FIG. 10 is a flow diagram illustrating an exemplary subprocess 170 for receiving and associating a medical record with its corresponding request by the data processing center. As more particularly depicted in FIG. 10, the data processing center receives a copy of the requested medical record together with a cover sheet that includes a corresponding identification code. If the medical record and cover sheet are in the form of a digitized image, the data processing center can read the identification code using an optical bar code reader or character recognition reader. The same strategies discussed above may employed to ensure an accurate reading of the bar code in order for the data processing center to accurately ascertain the identification code associated with each copy of the requested medical records. If the cover sheet is a digital text document, the identification code may be read directly by the data processing center.
If the provider simply sends a hard copy of the medical record and cover sheet to the data processing center, these will be scanned and converted into a digital image such as a tiff file. The bar code or other scannable image may be read in the same manner as described above, such as by means of a bar code reader or character recognition.
After the identification code has been read, the digital medical record is associated with its corresponding request by means of comparing their respective identification codes and then stored within an appropriate database, such as a database within the data processing center or a remote database.
To preserve the confidentiality of a digital medical record, it may advantageously be encrypted prior to or after being initially stored using encryption processes known in the art. A presently preferred encryption algorithm involves “hash encryption” using both public and private encryption keys together with one or more “X-or” functions. Encrypting a medical record not only prevents unauthorized access of the medical record by third parties, it may also serve to prevent unauthorized alteration or obliteration of the medical record, such as by an unscrupulous salesman who wants to remove sensitive information that may otherwise block a transaction from going forward.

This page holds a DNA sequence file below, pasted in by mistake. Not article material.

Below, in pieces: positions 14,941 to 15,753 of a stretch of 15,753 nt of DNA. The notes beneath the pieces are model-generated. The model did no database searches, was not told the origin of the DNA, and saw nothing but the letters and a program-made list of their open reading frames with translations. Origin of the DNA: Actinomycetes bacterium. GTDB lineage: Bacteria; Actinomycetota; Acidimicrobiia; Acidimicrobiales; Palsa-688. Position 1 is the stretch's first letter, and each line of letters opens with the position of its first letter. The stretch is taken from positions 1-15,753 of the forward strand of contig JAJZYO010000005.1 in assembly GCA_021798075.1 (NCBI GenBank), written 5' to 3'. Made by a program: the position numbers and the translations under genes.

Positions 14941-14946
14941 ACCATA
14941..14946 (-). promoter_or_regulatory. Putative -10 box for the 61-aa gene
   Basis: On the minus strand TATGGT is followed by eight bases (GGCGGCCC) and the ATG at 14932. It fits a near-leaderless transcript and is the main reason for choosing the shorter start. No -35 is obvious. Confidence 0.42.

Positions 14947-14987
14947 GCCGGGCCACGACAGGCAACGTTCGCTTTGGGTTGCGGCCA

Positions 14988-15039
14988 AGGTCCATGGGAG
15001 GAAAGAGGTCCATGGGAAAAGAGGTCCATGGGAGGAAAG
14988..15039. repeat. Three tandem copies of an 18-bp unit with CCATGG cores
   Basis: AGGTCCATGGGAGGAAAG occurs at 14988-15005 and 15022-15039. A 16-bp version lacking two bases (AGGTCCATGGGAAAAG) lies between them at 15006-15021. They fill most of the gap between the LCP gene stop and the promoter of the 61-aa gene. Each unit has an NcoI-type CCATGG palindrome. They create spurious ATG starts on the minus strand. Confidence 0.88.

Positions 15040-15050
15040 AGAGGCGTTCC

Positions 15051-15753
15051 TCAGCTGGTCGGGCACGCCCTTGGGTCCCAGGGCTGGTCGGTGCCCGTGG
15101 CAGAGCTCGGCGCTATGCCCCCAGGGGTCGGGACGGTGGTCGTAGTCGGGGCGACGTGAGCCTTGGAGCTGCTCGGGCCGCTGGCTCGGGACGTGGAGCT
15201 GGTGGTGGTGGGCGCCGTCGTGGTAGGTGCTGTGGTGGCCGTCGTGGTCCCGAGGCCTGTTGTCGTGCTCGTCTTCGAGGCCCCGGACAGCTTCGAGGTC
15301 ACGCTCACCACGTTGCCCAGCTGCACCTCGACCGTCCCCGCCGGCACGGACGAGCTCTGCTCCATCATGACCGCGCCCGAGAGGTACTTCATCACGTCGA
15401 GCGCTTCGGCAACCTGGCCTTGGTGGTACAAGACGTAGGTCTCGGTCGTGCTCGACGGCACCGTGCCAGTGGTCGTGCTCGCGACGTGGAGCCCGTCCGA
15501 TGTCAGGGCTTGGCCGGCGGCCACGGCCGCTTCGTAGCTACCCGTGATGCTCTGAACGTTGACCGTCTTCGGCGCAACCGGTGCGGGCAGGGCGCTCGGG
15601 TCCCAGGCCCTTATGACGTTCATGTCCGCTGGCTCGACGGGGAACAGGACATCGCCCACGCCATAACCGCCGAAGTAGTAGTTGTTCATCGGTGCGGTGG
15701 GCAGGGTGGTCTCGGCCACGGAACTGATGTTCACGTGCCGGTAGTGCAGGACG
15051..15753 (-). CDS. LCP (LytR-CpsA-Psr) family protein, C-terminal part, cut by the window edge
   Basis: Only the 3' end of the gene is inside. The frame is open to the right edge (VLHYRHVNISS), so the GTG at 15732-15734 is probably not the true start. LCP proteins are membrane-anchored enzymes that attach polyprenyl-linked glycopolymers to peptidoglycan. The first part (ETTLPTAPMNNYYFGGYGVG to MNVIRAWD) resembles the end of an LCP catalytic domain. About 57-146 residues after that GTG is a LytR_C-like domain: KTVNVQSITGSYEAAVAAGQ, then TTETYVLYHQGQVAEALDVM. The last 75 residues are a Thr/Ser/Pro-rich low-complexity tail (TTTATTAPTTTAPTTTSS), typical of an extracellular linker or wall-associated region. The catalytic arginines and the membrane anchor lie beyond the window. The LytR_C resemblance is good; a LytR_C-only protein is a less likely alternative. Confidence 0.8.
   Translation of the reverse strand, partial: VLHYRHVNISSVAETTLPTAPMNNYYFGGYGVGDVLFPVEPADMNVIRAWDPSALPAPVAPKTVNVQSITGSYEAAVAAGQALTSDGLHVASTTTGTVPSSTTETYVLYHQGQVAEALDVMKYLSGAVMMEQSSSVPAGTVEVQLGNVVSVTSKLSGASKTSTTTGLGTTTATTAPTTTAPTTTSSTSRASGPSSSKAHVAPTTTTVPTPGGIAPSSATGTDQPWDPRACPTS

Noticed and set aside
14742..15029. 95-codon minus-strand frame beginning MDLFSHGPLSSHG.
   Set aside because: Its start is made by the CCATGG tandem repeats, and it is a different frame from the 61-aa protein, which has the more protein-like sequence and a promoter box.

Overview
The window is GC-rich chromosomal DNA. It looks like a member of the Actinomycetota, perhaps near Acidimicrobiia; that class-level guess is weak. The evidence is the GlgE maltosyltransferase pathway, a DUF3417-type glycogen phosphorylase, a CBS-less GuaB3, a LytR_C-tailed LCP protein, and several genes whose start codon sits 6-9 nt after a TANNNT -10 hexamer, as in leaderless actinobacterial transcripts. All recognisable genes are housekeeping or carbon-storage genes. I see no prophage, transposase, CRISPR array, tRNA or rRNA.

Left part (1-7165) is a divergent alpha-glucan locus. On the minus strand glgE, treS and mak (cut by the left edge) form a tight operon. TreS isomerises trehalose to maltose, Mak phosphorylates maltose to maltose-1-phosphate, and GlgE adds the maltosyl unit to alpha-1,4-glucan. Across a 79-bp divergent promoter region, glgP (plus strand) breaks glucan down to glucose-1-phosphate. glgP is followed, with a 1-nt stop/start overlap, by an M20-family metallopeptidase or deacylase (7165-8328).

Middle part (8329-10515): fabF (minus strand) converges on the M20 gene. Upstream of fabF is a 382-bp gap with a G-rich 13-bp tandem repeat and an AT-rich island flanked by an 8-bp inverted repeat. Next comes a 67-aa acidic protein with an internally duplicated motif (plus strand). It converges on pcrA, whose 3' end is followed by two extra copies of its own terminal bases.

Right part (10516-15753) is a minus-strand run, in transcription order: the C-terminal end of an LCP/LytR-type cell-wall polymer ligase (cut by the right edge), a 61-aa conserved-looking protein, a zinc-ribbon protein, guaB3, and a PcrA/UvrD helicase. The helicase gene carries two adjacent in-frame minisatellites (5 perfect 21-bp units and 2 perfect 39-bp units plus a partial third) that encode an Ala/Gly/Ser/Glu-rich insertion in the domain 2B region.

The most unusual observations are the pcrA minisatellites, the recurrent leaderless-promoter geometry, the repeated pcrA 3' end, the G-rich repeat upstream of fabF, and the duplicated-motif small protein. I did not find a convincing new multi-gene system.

F. Sending Copies of Requested Medical Records by the Data Processing Center.
FIG. 11 is a flow diagram illustrating an exemplary subprocess 180 for sending a copy of a requested medical record to the requestor or other authorized party. First, the data processing center must identify the party or parties who are authorized to receive the requested medical record. This may be done, for example, by simply identifying the party that generated the original request. In addition, the request and/or authorization may name other authorized parties to which the record may be sent, either in digitized or tangible form.
If the requestor or other authorized party is to receive a digital copy of the medical record, the medical record is preferably sent in encrypted form to preserve its confidentiality and prevent unauthorized alteration of the document. The digital copy of the medical record will advantageously be sent by means of an Internet connection from the data processing center to the requestor or other authorized party. This may be done, for example, by means of a direct subscription link between a requestor and a web page of the data processing center, or by means of an API system as described above, or by means of an e-mail or attachment thereto.